We simply go into the Tree field in Visualizations and set the max bars shown. If we set it to 3, it will show the first three, then we can hit the down arrow on our tree to see the next three. This corrects the issue of not seeing the true values of the data of the lower bars compared to the top category. Check out the video to see this in action.
7. New DAX function – Power BI has added the new DAX function called COALESCE. COALESCE is great for the end user visual. Any one can use this and see what they want to see without cluttering up space.
- Let’s say you are charge of getting in touch with your customers. And for each client you have three pieces of data - phone number, email, address. These are in order of how we want to try to contact them, first to last.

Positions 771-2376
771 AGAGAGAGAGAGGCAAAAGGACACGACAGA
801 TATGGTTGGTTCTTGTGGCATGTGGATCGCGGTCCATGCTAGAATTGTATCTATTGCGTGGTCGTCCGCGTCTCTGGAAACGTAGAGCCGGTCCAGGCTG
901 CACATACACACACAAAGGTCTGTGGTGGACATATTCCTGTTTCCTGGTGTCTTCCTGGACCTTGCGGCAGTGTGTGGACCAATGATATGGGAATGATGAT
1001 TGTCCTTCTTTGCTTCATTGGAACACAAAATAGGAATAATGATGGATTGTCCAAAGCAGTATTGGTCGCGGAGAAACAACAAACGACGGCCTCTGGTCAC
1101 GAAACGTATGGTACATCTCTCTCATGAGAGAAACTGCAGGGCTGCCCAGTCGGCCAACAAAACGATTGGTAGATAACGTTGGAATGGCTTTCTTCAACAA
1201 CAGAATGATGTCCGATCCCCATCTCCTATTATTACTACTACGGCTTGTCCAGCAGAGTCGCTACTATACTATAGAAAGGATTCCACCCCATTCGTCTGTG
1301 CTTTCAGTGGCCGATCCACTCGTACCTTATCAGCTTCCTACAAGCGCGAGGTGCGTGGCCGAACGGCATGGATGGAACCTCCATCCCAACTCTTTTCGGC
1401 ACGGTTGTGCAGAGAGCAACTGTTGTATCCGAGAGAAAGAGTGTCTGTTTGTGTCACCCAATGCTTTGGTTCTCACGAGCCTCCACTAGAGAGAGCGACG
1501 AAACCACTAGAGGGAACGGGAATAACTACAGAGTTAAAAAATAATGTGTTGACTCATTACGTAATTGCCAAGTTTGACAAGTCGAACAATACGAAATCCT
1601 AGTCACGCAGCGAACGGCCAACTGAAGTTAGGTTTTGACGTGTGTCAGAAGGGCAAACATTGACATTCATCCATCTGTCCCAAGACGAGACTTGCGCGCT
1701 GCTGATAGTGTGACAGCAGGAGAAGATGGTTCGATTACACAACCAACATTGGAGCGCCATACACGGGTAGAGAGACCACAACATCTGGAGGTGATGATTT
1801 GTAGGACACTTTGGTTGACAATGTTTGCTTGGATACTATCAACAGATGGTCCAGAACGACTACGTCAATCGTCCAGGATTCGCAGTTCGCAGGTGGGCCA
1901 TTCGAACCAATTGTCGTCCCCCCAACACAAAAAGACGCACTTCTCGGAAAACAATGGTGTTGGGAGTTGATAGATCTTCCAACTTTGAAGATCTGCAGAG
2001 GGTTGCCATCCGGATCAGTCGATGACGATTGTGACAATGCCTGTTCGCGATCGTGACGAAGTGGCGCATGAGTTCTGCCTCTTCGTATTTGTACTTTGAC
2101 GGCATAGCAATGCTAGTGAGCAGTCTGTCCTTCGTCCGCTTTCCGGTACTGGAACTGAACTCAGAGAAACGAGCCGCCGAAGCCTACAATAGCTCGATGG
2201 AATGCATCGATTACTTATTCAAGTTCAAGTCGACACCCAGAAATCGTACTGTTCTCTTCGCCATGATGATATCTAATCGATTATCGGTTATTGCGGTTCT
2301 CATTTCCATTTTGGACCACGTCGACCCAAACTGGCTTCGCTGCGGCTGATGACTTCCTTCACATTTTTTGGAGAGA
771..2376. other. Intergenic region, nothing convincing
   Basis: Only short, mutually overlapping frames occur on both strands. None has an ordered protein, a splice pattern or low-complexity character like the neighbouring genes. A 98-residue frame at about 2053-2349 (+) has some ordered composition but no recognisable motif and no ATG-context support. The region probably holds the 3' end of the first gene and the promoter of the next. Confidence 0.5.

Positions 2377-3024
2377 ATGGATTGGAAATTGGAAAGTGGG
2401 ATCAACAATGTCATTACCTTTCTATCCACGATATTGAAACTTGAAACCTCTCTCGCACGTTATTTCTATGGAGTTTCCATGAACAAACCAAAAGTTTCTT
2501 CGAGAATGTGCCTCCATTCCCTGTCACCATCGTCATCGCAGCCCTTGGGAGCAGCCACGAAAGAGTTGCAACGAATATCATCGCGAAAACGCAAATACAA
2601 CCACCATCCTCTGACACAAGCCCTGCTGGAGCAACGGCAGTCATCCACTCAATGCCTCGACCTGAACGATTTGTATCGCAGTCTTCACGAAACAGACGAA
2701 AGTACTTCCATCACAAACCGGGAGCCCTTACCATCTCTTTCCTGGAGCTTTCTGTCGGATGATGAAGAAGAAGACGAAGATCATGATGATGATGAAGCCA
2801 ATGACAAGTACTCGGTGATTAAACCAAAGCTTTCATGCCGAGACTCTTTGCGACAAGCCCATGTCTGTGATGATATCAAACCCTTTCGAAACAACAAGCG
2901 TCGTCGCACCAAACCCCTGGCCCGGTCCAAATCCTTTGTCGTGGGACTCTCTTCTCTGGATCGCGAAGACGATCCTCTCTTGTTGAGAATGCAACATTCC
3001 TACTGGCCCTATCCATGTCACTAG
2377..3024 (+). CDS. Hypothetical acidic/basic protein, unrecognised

- If you don’t have a one or more forms of contact for a user (no phone number or no email, etc.) these are null values. You’ll see all three forms or values listed on your page will nulls listed as well.
- The COALESCE function is a calculated measure that will go through however many columns of data you want and it will tell Power BI to go into the Contact Info Phone column in the table, for example, and if there’s a value there, return it. It there’s not a value, move to your next column or the next if needed.
- Now, we no longer need three visuals to see our information, we only need one. It will show the first best way to contact a client without showing all three values or any nulls.